The Portland Trail Blazers officially announced Monday the release of guard Terrel Harris.
Back in August, Joe Freeman of The Oregonian reported that the Blazers were "expected" to release Harris prior to training camp.
Also in August, Harris was suspended for five games for violating the NBA's Anti-Drug Policy. The Blazers declined comment at the time of the suspension.
Harris, 25, was acquired by the Blazers from the New Orleans Pelicans in a three-team sign-and-trade deal that also landed center Robin Lopez in Portland. He holds career averages of 2.3 points and 1.8 rebounds in two seasons with the Miami Heat and New Orleans Hornets.
Harris was Portland's "16th player" and his contract for the 2013-14 season was non-guaranteed as long as he is released by Oct. 31. The NBA's roster limit is 15.
Harris played for the Blazers in the 2013 Las Vegas Summer League. He said he wasn't sure what his future looked like with the Blazers following the Summer League finale.
"Whatever happens, happens, as far as training camp and filling that last spot. I hope [to be in Portland for camp]. No indication [if I will be invited]."
Blazers GM Neil Olshey offered these thoughts on the 15th roster spot from Las Vegas.
I don't know. We're really comfortable with where the roster is. Unlike last year, the 14th guy on our roster is capable of playing in an NBA game. What we don't want to do is grab a guy, create another redundancy and have two guys on the inactive list. I like the the ability to do uneven deals. Having that roster spot, and the flexibility, we've got some tradeable contracts. We've done a really good job of not having to go out too far into the future. We've got a lot of young talent.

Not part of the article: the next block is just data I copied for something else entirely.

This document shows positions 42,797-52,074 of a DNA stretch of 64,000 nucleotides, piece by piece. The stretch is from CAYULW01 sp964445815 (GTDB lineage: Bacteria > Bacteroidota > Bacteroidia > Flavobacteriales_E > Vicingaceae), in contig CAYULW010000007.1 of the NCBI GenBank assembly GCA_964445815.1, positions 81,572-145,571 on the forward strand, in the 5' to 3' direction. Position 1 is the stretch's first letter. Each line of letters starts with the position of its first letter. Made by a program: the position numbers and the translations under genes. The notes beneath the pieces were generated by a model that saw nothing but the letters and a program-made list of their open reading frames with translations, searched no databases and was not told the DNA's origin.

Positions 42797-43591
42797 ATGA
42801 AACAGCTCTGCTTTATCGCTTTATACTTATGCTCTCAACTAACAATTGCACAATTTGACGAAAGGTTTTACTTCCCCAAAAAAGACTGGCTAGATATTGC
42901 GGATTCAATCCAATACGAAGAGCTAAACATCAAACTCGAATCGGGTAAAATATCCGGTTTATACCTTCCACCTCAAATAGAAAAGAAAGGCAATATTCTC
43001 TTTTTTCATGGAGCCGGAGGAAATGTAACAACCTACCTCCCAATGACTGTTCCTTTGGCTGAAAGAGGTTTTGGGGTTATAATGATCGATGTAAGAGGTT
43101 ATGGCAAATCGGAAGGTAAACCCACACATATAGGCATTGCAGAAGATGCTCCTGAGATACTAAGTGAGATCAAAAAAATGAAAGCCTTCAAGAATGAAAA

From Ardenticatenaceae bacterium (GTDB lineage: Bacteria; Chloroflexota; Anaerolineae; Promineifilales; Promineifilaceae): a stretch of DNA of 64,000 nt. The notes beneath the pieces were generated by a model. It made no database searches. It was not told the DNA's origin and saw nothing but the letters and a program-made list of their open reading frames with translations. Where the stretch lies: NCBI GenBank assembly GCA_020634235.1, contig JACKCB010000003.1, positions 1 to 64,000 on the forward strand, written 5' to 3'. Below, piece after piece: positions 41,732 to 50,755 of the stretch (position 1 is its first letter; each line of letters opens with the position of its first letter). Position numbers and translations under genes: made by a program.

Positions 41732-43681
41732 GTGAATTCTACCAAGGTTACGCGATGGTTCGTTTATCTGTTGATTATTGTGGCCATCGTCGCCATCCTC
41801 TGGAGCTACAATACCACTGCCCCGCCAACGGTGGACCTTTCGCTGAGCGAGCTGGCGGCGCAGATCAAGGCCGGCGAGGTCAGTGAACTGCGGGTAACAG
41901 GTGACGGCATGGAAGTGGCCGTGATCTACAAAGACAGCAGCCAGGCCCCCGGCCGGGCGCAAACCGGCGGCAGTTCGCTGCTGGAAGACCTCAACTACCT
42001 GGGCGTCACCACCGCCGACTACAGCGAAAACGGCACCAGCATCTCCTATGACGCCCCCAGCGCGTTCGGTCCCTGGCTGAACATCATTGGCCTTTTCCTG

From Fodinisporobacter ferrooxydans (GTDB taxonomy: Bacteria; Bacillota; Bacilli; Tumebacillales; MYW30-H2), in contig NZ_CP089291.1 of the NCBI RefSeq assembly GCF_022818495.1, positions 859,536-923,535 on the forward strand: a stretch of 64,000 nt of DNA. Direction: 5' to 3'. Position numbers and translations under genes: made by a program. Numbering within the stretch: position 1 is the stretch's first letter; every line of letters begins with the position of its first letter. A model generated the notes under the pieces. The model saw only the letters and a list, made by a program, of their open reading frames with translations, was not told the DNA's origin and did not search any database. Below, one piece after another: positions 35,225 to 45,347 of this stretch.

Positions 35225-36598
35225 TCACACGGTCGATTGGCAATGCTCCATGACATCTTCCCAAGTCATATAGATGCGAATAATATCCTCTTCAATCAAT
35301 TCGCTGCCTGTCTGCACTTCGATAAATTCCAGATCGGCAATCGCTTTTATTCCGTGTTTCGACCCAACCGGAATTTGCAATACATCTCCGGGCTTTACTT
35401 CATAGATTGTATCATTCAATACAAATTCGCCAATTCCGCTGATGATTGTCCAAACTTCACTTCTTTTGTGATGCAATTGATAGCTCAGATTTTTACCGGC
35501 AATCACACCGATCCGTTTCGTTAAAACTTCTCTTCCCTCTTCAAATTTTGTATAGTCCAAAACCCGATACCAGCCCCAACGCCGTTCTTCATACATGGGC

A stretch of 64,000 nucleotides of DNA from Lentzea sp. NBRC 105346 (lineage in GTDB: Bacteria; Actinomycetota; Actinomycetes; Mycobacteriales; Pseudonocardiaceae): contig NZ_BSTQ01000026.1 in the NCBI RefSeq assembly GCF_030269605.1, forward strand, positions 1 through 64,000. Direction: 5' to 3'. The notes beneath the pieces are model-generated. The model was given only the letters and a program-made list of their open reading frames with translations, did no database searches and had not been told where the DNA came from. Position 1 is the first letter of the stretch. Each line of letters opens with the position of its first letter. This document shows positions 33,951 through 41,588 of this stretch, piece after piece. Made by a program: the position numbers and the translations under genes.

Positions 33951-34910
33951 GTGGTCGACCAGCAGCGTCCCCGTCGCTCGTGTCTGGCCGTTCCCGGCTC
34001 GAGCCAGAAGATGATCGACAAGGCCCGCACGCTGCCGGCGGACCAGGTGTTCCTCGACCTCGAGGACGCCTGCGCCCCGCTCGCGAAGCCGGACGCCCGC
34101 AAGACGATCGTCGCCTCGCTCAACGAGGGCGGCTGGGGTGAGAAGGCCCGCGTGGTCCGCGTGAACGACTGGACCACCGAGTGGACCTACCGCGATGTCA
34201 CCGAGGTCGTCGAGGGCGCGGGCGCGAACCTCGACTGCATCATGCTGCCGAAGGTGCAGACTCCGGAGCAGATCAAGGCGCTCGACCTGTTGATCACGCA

If the opportunity comes up once again to accelerate this and get another established veteran in, you don't want a deal to fall apart because you have to send something back rather than having an open roster spot to absorb a player.
Since Olshey made those comments, the Blazers signed Mo Williams to a two-year deal.
Candace Buckner of The Columbian profiled Harris this summer.
When Harris was just a skinny kid who hadn't yet grown into his ears, he liked spaghetti and wanted his friends to call him 'Teco.' He attended church with his mother and served as a youth usher and an acolyte, lighting the candles prior to worship at Hamilton Park United Methodist Church. On the court, he lit up his rivals as the best basketball player in the neighborhood. So, typically, Harris wrote in a junior high publication that his future profession would be a "Pro Basketball Player."
His mom still keeps that clipping under plastic in her North Dallas home - along with her very own diamond-encrusted replica of the Miami Heat 2012 championship ring.
"It was just a blessing," Harris said. "A lot of people say, 'Man, you're so lucky.' I would correct them. I say that I'm blessed. I had faith. A lot of people don't understand that word 'faith.' "
-- Ben Golliver | email@example.com | Twitter